Consumption Studies: The force of the ordinary

Ingun Grimstad Klepp and Kirsi Laitala


Consumer research deals with the acquisition, use and disposal of goods and services. Our workplace, SIFO, the National Institute for Consumer Research in Norway, dates back to the 1930s, when home economics and testing of products were predominant. The work aimed at guiding consumers, at that time called housewives, through the ‘jungle’ of novel consumer goods. More recently, SIFO’s work combines social science and textile technology to study the social and technical aspects of consumption.

In this chapter, we ask: how can knowledge of clothing consumption contribute to the work on sustainable fashion? We will answer the question through examples from interdisciplinary projects on textiles at SIFO, as well as from consumer research. However, we will not give an overview of consumer research on clothes and sustainability. But first, an admission: fashion – the topic of this book – operates according to a different logic from our field of work. We would have posed the question differently: how can consumer research – and all the other fields of expertise covered in this book –contribute to more sustainable patterns of clothes production and consumption? Therefore, we also have to include a discussion of the concept of fashion.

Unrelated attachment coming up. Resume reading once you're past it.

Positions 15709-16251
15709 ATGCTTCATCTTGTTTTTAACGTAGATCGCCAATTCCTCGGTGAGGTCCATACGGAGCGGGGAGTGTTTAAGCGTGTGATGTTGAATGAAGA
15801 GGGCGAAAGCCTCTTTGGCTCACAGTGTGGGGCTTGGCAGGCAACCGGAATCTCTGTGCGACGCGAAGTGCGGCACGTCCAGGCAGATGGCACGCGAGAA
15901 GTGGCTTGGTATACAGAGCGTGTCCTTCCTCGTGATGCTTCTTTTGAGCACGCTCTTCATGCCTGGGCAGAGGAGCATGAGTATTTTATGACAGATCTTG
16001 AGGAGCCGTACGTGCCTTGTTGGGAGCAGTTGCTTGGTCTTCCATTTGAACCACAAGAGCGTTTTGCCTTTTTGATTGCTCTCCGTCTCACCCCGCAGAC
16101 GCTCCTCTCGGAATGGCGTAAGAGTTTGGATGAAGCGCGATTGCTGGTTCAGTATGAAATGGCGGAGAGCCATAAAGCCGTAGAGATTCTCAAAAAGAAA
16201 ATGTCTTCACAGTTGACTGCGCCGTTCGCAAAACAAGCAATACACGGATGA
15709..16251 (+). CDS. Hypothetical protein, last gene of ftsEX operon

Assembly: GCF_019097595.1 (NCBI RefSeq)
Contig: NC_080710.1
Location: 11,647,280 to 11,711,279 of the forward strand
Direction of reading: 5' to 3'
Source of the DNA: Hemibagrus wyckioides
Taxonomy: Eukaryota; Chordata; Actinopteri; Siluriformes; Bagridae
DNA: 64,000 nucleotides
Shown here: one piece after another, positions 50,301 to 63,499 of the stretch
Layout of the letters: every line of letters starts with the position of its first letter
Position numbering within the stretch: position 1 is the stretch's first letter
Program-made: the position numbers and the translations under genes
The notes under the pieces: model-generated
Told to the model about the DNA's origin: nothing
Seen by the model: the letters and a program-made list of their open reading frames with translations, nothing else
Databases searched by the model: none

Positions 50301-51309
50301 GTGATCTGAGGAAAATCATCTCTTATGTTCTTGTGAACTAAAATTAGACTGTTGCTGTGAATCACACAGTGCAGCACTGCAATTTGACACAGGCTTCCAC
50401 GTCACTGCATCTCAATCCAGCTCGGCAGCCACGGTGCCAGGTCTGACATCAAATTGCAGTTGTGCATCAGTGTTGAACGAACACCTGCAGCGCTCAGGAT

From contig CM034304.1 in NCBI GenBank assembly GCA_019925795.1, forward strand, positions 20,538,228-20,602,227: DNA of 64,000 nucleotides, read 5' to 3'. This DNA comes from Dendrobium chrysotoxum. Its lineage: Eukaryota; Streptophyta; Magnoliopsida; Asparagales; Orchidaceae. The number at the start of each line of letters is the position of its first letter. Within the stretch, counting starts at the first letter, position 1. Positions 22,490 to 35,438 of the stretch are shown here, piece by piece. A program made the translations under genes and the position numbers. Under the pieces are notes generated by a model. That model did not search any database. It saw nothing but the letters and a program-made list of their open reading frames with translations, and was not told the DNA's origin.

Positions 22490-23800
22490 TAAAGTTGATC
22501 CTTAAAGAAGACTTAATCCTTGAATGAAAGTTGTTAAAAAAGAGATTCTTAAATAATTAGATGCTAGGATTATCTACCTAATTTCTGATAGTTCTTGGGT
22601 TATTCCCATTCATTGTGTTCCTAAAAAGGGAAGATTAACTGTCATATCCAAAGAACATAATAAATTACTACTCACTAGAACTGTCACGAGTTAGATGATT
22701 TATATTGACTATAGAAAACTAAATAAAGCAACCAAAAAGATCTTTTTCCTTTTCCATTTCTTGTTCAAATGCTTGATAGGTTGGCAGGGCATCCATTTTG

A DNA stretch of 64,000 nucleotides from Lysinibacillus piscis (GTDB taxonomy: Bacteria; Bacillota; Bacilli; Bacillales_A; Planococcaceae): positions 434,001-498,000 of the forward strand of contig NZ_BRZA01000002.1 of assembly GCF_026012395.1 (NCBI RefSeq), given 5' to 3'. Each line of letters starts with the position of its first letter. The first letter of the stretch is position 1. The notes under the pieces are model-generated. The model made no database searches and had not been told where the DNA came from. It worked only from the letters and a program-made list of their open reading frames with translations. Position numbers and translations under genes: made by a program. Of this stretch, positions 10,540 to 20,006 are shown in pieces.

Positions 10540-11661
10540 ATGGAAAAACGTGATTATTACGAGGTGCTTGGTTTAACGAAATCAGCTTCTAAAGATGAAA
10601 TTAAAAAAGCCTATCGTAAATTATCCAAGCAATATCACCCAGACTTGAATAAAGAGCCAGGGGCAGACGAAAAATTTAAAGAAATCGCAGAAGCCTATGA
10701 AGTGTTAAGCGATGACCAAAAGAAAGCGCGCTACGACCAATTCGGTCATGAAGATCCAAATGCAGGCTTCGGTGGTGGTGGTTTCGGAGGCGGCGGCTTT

This article is Chapter 12 in the book Routledge Handbook of Sustainability and Fashion, edited by Kate Fletcher and Mathilda Tham that you can find here (

Sustainable clothing design: use matters

Kirsi Laitala and Casper Boks


Many life cycle assessment studies document that the use period is the most resource-demanding phase during the clothing life cycle. In this paper, we discuss how design can help to reduce the environmental impacts of clothing. Motives behind clothing disposal, acquisition practices and maintenance habits are analysed based on two surveys, qualitative interviews of households, and examination of disposed clothing. The main reasons for clothing disposal were changes in garments, followed by size and fit issues, taste-related unsuitability, situational reasons, functional shortcomings and fashion or style changes. Several design solutions can enable the users to keep and use the clothes longer, and reduce the need for laundering, thus potentially decreasing the total environmental effects of clothing consumption.

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